Motorola has been rumored newly to be operative on an ATT smartphone codenamed “Edison” that would expected reinstate a Atrix 4G in a lineup, and as fitness would have it, we had an eventuality to play with one today. When we cruise a timeline of events, this is a flattering engaging story: both a Atrix and Droid Bionic were announced as closely associated dual-core cousins during Motorola’s press eventuality during CES final January, yet a Droid Bionic just came out a few days ago after being taken behind to a sketch house for a vital redesign. The Atrix, meanwhile, came out on report behind in February, so it’s due for some of a upgrades a Bionic has received… and that’s where a Edison comes in. Follow a mangle for cinema and a full impressions.
Let’s only cut to a chase: this is a poetic phone — it looks and feels fantastic. I’d disagree that a Droid Bionic is both Motorola’s best Android bid to date and also one of a best smartphones on a marketplace today, period, and a Edison does a worthy pursuit of translating that underline set over to ATT. It also backs off a Bionic’s harsh, squared-off pattern language, opting for a curvier look; in fact, during a glance, it roughly looks some-more like an HTC or a Samsung. Regardless of a appearance, a construction seems to be classical Moto: stout and on a complicated side (in a pleasing way, not an worried one).
For controls and ports, you’ve got a 3.5mm headphone jack centered along a tip corner subsequent to a delegate mic (presumably for sound cancellation) along with a flush energy / close symbol that is sincerely easy to press. The right corner has a volume rocker along with a dedicated camera symbol — increasingly singular these days — yet we were unhappy to learn that it’s single-stage; there’s no approach to trigger a concentration by dire it median down. The left corner has Motorola’s standard Micro USB and HDMI ports toward a bottom.
I’d guess a Edison to be somewhere between 9.5 and 10.5mm thick. Unlike a Bionic, it has no camera strike on a behind — it’s even all a approach across, and as we mentioned before, it looks nicer. The battery cover is done of a textured tough matte plastic, a small bit like a Galaxy S II’s. It shares a Bionic’s 1735mAh battery, that is roughly 200mAh down from a large dungeon that ships with a strange Atrix; it’s not famous either there’ll be an extended dungeon accessible matching to a Bionic’s 2760mAh option.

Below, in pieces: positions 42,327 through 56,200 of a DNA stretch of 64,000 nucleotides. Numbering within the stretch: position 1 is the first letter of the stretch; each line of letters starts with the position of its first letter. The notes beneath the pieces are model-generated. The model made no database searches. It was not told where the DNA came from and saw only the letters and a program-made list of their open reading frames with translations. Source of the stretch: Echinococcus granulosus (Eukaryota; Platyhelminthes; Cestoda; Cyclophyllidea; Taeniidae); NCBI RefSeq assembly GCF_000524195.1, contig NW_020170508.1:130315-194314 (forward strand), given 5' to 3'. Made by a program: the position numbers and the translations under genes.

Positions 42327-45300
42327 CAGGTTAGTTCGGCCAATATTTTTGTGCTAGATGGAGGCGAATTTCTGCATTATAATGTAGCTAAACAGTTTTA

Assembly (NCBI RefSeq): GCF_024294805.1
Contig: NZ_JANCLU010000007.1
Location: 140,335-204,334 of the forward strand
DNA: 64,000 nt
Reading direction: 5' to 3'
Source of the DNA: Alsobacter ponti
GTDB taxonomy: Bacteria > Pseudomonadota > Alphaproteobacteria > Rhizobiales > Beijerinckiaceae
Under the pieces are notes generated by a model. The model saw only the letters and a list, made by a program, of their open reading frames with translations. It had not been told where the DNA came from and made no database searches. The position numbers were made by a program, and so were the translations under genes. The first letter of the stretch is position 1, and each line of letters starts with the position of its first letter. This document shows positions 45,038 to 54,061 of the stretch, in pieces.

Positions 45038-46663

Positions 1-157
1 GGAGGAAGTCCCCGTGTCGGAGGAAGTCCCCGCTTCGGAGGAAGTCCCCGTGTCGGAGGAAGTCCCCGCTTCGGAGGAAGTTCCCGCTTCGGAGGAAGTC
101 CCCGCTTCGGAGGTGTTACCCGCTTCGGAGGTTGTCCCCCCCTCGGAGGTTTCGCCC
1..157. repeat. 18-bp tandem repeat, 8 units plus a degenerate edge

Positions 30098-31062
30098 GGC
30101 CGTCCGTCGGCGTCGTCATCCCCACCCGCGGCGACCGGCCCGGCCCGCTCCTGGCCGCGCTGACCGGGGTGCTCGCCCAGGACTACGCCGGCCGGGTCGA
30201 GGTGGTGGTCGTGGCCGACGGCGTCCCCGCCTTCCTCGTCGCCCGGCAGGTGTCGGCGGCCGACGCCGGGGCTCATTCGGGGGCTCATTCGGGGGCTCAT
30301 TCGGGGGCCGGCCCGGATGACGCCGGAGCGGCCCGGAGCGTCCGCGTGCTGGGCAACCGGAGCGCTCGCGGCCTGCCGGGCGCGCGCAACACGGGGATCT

The 8-megapixel camera with 1080p video constraint and singular LED peep is also a carry-over from a Bionic, it seems (the camera app is also identical). What’s different, though, is a screen. Both are 4.3-inch qHD LCDs, yet we immediately beheld that a Edison lacked a conspicuous induce patterns on plain shades of gray that we see on a Bionic — we can unequivocally provoke this out in a Settings screen, for instance. Sure enough, a macro shot of both displays seems to prove that they’ve changed divided from a much-maligned PenTile pixel arrangement. we also found that a Edison had a intensely reduce tone heat than a Bionic, yet a program on a section isn’t final and that could simply be tweaked before to launch.
The Edison’s program is really matching to other Motorolas we’ve seen launch in a final integrate months — it’s an intensely lightweight skin that doesn’t many remind us of a Blur of old. The handling complement is identified as Android 2.3.5. Crapware is comparatively light — we happened to notice a ATT Music Store in a app drawer, for one — and we’re told that many of a rubbish can be uninstalled by a user, that is nice.
What about performance? We saw Quadrant formula between around 2,100 and 2,400, that falls in line with what you’d design out of a 1GHz OMAP 4. Moto’s lightweight skin felt well-spoken and snappy, yet we’d wish to take it for a many longer exam expostulate before sketch any conclusions. We saw 1GB of RAM reported, that creates clarity deliberation that this is really a Webtop-enabled phone — a Micro USB and HDMI ports are positioned rightly for docking, and there are Webtop options in a Settings screen. For storage, you’ve got 8GB internally and microSD expansion. We weren’t means to get it to bond to ATT’s new LTE use here in Chicago, so it looks like HSPA+ is a best that it’ll do. Interestingly, like a strange Atrix, a standing bar shows “H+” instead of a “4G” that a Elevate 4G shows when it’s in HSPA+ coverage.
We don’t have any information on when a Edison competence be available, yet we’re told that a build Motorola’s now using is utterly fast and seems prepared to go — and in a brief time with it, we’d tend to agree. Given all a rumors of an imminent assault of 720p displays (and, of course, Ice Cream Sandwich) in a entrance weeks and months, we’d suggest ATT get this retailed fast if they wish to gain on it; by all appearances, it’s a plain device that deserves a small time in a high-end shelf space alongside a Galaxy S II.
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